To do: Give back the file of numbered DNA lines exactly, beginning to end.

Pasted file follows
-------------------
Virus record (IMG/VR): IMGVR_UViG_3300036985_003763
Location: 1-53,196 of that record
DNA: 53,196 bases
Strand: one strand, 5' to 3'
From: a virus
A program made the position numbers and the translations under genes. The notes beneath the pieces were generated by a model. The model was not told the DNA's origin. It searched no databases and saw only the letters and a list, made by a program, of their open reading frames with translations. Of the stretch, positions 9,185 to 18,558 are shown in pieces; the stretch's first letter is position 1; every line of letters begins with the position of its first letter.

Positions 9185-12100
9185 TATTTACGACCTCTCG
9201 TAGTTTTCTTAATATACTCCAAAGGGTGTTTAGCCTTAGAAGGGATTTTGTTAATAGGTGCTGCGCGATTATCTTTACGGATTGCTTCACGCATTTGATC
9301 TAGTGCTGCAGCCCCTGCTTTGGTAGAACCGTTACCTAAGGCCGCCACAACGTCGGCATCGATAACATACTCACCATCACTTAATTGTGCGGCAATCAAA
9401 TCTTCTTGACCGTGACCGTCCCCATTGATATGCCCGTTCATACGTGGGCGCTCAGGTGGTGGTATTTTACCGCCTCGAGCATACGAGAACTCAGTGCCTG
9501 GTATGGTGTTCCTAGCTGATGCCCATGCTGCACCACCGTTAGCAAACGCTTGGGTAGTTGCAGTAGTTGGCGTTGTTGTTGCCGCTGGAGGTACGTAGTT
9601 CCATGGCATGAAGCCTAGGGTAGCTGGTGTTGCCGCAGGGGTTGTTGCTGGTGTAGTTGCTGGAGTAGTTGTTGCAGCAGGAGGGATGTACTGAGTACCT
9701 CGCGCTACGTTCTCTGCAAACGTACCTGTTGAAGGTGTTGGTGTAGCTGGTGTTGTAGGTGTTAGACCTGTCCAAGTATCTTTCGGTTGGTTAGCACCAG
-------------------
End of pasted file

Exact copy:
Virus record (IMG/VR): IMGVR_UViG_3300036985_003763
Location: 1-53,196 of that record
DNA: 53,196 bases
Strand: one strand, 5' to 3'
From: a virus
A program made the position numbers and the translations under genes. The notes beneath the pieces were generated by a model. The model was not told the DNA's origin. It searched no databases and saw only the letters and a list, made by a program, of their open reading frames with translations. Of the stretch, positions 9,185 to 18,558 are shown in pieces; the stretch's first letter is position 1; every line of letters begins with the position of its first letter.

Positions 9185-12100
9185 TATTTACGACCTCTCG
9201 TAGTTTTCTTAATATACTCCAAAGGGTGTTTAGCCTTAGAAGGGATTTTGTTAATAGGTGCTGCGCGATTATCTTTACGGATTGCTTCACGCATTTGATC
9301 TAGTGCTGCAGCCCCTGCTTTGGTAGAACCGTTACCTAAGGCCGCCACAACGTCGGCATCGATAACATACTCACCATCACTTAATTGTGCGGCAATCAAA
9401 TCTTCTTGACCGTGACCGTCCCCATTGATATGCCCGTTCATACGTGGGCGCTCAGGTGGTGGTATTTTACCGCCTCGAGCATACGAGAACTCAGTGCCTG
9501 GTATGGTGTTCCTAGCTGATGCCCATGCTGCACCACCGTTAGCAAACGCTTGGGTAGTTGCAGTAGTTGGCGTTGTTGTTGCCGCTGGAGGTACGTAGTT
9601 CCATGGCATGAAGCCTAGGGTAGCTGGTGTTGCCGCAGGGGTTGTTGCTGGTGTAGTTGCTGGAGTAGTTGTTGCAGCAGGAGGGATGTACTGAGTACCT
9701 CGCGCTACGTTCTCTGCAAACGTACCTGTTGAAGGTGTTGGTGTAGCTGGTGTTGTAGGTGTTAGACCTGTCCAAGTATCTTTCGGTTGGTTAGCACCAG